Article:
December 12th 2019

Over to you, Silver Arrows task force!

Blue decals to strengthen solidarity within the EU, neon-yellow contour markings for better visibility – plenty of thought went into the external colour scheme of the police cars. But why silver "down below"? A group-wide Daimler team has made these colour standard for the industry – thanks to a revolutionary leasing concept.

The police have opted for Mercedes-Benz and leasing from Mercedes-Benz Bank for its fleet – not only in Baden-Württemberg, but all over Germany.

Leo Parzinger could hardly wait for the impending fleet changeover. "I like these cars, after all, they're Silver Arrows!" – this was the comment by the experienced car mechanic, who was in charge of the police vehicle fleet in Waiblingen, Baden-Württemberg at the time, that was quoted in the DaimlerChrysler employee newsletter of March 2001. A little later the first of the leased 3800 vehicles bearing the Mercedes star were in operation with the police.

DaimlerChrysler had pulled off a remarkable coup.

For almost 20 years the police have opted for the Stuttgart brand and leasing from Mercedes-Benz Bank for its fleet – not only in Baden-Württemberg, but all over Germany.

But how did this come about? Ulrich Kreim was involved when the first big deal was initiated in 2000. Today he works in Global Sales & Marketing at Daimler Mobility. At the time his business card read "Outlet manager debis Car Fleet Management" – following the merger between Daimler and Chrysler, like DaimlerChrysler Bank (later Mercedes-Benz Bank), the fleet sales organisation was part of DaimlerChrysler Services. "At the end of the nineties the police vehicle fleet urgently needed replacement. There was a Europe-wide tender, and we took part in it", Kreim says as he leafs through the employee newsletter. This also has a photo of the "Silver Arrows task force" in which Konrad Pfaff (special-purpose vehicle sales, DaimlerChrysler), Gerd Deißenriether (Stuttgart II police directorate), Michael Bantle (Ministry of the Interior) and he can be seen.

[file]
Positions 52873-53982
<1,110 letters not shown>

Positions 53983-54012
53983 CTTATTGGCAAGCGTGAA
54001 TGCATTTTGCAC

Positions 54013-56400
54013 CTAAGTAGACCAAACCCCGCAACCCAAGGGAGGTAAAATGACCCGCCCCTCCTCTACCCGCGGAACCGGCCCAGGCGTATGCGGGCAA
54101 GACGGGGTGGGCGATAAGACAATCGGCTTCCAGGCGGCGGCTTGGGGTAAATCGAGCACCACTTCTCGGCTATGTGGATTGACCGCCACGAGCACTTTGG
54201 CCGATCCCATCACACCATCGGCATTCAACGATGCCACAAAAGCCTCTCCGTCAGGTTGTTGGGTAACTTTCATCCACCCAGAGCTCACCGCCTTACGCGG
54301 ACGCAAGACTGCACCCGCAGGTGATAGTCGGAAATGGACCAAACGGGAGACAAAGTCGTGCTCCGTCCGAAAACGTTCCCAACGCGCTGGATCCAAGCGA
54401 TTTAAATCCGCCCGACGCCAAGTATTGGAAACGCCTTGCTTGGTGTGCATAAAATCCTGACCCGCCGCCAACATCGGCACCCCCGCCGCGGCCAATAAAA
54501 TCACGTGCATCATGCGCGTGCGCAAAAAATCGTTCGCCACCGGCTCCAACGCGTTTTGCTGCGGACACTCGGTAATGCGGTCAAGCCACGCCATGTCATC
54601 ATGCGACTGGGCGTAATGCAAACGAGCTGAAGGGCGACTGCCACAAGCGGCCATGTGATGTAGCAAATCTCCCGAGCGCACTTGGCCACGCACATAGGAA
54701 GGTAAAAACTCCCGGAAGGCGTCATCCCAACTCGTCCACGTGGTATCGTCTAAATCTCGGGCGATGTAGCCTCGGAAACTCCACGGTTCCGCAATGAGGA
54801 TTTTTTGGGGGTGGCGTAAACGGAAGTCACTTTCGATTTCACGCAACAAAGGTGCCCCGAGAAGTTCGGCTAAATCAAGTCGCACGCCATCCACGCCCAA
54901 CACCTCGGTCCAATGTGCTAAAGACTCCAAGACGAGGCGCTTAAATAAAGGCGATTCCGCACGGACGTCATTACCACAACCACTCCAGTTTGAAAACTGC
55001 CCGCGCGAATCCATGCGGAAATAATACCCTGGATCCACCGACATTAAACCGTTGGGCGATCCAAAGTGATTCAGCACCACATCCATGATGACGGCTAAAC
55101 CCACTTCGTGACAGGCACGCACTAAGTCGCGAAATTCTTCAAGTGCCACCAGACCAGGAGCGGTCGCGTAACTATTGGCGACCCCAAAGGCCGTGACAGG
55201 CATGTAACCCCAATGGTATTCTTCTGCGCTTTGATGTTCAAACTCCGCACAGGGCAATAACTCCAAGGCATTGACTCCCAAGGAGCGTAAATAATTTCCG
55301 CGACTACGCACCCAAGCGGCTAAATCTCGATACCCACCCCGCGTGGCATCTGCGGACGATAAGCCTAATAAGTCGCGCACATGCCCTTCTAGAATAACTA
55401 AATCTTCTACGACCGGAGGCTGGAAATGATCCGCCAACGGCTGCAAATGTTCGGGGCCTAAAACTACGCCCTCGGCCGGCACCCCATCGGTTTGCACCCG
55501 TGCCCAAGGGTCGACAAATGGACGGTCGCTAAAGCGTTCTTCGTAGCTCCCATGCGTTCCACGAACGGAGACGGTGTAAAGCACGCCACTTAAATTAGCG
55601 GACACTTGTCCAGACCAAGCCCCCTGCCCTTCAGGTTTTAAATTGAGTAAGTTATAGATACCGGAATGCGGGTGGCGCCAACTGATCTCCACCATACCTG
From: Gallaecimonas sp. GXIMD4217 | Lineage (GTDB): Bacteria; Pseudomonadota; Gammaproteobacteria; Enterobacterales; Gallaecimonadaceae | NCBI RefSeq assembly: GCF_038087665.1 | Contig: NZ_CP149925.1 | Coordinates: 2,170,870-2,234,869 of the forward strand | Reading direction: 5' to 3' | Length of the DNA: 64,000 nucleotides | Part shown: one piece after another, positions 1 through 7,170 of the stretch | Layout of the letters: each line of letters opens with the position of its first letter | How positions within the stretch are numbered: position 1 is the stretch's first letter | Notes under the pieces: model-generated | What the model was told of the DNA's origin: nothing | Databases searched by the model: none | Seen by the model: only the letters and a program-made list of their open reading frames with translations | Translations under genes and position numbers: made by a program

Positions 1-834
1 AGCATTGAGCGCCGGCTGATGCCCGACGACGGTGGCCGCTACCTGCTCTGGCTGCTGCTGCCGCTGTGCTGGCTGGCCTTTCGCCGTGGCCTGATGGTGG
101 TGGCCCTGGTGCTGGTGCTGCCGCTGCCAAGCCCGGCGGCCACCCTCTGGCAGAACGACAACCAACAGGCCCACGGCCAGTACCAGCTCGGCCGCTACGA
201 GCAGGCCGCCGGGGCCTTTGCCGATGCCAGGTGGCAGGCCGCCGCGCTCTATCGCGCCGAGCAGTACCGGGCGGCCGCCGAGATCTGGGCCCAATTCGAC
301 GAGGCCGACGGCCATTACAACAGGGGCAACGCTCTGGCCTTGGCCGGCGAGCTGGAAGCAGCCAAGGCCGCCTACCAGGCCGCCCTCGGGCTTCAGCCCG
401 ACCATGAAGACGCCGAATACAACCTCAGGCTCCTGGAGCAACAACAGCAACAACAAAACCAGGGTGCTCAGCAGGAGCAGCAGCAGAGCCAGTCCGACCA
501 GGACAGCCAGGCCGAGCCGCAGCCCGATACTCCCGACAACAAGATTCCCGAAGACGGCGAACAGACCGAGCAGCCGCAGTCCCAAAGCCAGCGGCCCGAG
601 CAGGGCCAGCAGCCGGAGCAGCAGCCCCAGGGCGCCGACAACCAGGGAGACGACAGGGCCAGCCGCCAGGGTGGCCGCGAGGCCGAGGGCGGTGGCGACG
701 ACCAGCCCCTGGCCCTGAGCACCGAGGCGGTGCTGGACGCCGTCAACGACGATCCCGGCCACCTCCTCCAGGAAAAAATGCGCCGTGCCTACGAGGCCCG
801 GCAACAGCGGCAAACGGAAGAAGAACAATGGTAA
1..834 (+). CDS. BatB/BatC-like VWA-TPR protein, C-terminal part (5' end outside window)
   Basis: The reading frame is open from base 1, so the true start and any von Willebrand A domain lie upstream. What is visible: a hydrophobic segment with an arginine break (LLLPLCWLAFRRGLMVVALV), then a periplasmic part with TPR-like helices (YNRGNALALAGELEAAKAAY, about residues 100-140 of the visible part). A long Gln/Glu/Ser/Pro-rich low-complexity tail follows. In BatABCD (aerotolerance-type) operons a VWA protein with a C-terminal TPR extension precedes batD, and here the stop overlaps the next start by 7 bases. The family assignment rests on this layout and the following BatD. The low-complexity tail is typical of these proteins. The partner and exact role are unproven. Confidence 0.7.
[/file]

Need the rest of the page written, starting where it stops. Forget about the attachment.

It was DaimlerChrysler that made the best offer, or more precisely the sales management in Stuttgart, and received an order for 3600 cars and 200 vans – at the time this represented more than half of all police vehicles in Baden-Württemberg. A Daimler team in Berlin had previously been tasked with preparing an offer. This included Konrad Pfaff from DaimlerChrysler Sales Germany (now Mercedes-Benz Germany) – which incidentally continues to have a department dedicated to official bodies and sales of special-purpose vehicles – including Ulrich Kreim.

This was an innovative concept, and was to set new standards.

The keyword was "reconversion". It was about the question how special-purpose vehicles can be converted back into regular production models with the least cost and effort. As a result the police had the benefit of favourable leasing rates, while Daimler was able to sell the cars at better prices after their return.

Ulrich Kreim was involved when DaimlerChrysler pulled off a remarkable coup.